MEXICO CITY (CN) — The capital of the northern Mexican state of Sinaloa awoke Thursday morning to gunfights, roadblocks and other violent reactions to the arrest of Ovidio Guzmán, son of the notorious drug dealer Joaquín “El Chapo” Guzmán.
The events in Culiacán come just days ahead of President Joe Biden’s visit to Mexico City to attend the North American Leaders’ Summit next week, and just over three years after an attempt to capture Guzmán led to similar confrontations between Mexican security forces and heavily armed members of the Sinaloa Cartel in October 2019.
That fighting led Mexican President Andrés Manuel López Obrador to release Guzmán before he could be extracted, a move his critics decried as illegal and revealing of where his loyalty lies. Said loyalty was questioned again in May 2020 when a video surfaced of López Obrador shaking hands with El Chapo’s mother and confirming that he had received a letter she had sent him.
Videos and photos shared on social media Thursday revealed scenes of terrifying violence in Culiacán Thursday morning. From army helicopters spraying red-hot streams of artillery fire over residential areas before sunrise to airline employees taking cover as armed men infiltrate the city’s airport. Various airlines and bus companies announced the suspension of their services in Culiacán in response to the violence.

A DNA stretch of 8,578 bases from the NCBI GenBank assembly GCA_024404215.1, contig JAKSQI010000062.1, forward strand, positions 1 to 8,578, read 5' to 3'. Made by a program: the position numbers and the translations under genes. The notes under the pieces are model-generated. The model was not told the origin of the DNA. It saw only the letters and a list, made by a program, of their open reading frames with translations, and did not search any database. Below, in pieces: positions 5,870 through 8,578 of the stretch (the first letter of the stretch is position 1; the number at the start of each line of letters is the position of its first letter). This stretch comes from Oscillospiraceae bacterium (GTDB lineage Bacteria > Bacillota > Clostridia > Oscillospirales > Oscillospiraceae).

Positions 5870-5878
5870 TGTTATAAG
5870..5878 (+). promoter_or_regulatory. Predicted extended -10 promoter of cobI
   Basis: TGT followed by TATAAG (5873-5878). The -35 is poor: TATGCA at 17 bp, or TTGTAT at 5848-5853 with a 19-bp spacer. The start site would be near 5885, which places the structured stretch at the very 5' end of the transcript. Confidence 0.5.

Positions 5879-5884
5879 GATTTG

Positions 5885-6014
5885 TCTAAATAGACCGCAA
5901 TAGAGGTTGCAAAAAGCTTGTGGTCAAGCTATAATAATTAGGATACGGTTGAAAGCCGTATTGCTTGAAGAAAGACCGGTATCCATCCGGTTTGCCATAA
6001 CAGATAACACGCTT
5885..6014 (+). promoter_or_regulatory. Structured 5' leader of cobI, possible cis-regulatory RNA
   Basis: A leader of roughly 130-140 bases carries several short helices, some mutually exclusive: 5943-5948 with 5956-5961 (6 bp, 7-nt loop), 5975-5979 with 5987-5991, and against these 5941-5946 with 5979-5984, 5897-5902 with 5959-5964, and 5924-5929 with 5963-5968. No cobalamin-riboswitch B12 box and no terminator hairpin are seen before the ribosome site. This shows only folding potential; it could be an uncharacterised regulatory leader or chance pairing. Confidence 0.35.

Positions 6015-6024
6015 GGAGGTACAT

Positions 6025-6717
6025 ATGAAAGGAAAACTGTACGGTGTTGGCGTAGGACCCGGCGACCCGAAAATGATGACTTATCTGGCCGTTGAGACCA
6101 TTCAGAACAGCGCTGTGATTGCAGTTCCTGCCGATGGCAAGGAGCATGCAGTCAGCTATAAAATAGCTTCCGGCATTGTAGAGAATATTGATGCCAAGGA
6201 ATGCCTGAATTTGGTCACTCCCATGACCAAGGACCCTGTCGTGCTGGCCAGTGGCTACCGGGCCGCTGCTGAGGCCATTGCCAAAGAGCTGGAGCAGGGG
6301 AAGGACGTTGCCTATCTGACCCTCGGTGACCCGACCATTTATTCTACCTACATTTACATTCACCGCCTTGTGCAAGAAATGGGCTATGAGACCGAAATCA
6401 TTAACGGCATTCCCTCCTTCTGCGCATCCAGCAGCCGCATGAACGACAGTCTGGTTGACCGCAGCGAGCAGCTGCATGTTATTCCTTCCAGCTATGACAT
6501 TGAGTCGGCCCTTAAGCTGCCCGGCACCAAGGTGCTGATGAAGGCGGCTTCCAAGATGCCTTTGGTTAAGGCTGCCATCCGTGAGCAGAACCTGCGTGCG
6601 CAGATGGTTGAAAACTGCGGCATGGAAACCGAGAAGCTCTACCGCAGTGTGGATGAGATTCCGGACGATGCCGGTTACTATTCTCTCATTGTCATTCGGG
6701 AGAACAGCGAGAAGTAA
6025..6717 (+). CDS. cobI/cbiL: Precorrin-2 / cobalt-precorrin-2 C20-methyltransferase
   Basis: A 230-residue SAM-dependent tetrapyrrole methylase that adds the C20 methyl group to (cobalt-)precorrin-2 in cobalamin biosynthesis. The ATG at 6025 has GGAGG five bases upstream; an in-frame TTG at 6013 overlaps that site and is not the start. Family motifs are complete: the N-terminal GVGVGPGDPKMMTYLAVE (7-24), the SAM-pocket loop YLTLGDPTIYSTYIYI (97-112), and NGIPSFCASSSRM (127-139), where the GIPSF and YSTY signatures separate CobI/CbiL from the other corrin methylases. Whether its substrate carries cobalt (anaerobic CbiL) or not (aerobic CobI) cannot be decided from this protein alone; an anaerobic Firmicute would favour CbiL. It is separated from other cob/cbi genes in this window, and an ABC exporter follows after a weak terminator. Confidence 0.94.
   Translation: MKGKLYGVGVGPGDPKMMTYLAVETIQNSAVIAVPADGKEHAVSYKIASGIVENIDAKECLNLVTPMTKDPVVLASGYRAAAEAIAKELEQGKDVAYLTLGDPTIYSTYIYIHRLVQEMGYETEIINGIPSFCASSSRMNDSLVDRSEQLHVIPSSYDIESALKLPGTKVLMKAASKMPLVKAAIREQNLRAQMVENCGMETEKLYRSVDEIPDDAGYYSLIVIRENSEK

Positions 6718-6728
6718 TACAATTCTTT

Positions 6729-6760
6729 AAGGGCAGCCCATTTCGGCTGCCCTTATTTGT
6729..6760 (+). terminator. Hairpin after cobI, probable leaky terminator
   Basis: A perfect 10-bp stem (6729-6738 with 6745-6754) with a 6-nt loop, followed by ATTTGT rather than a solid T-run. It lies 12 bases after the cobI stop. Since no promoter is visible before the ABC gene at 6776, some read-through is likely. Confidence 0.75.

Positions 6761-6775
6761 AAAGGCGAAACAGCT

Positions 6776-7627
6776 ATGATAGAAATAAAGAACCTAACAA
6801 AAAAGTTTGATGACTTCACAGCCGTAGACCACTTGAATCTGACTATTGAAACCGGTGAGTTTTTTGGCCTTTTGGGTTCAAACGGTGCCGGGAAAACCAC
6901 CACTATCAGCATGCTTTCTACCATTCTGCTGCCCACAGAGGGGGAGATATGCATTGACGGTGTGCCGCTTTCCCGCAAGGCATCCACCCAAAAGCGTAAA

While speculation online has pointed out the timing of the arrest just days before the summit, the two are most likely not connected, according to security analyst David Saucedo. Such operations require months of planning to take down high-ranking members of organized crime.
Originally scheduled for December, the summit was postponed after López Obrador announced plans to visit Peru, a trip that was ultimately canceled after the turmoil caused by the removal of that country’s president.
“There wasn’t pressure from Joe Biden, but there has been pressure from the U.S. ever since Guzmán was released [in 2019],” said Saucedo. This pressure led to the arrest of Rafael Caro Quintero, wanted by the U.S. for drug trafficking and his suspected role in the murder of a DEA agent in 1985.
“From a tactical perspective, it looks like the operation was a success,” he said.
National Defense Secretary Luis Cresencio Sandoval later confirmed Guzmán's successful transfer to Mexico City, calling the operation a "forceful blow" to the Sinaloa Cartel.
Comments about the news on social media revealed that some citizens were worried about violence breaking out in the nation’s capital in response to Guzmán’s transfer. However, Saucedo said that the drug lord’s detention on a military base greatly reduces the chances of seeing echoes of the violence in Culiacán on Mexico City streets.
Whether or not López Obrador expected Guzmán’s organization to respond as it did in 2019 is unclear. He was attending an event celebrating the bicentenary of Mexico’s Heroic Military Academy at the time of the operation. The live stream was cut during an opening speech just over half an hour into the ceremony, and the video was later taken down from the president’s YouTube channel.
Read the Top 8
Sign up for the Top 8, a roundup of the day's top stories delivered directly to your inbox Monday through Friday.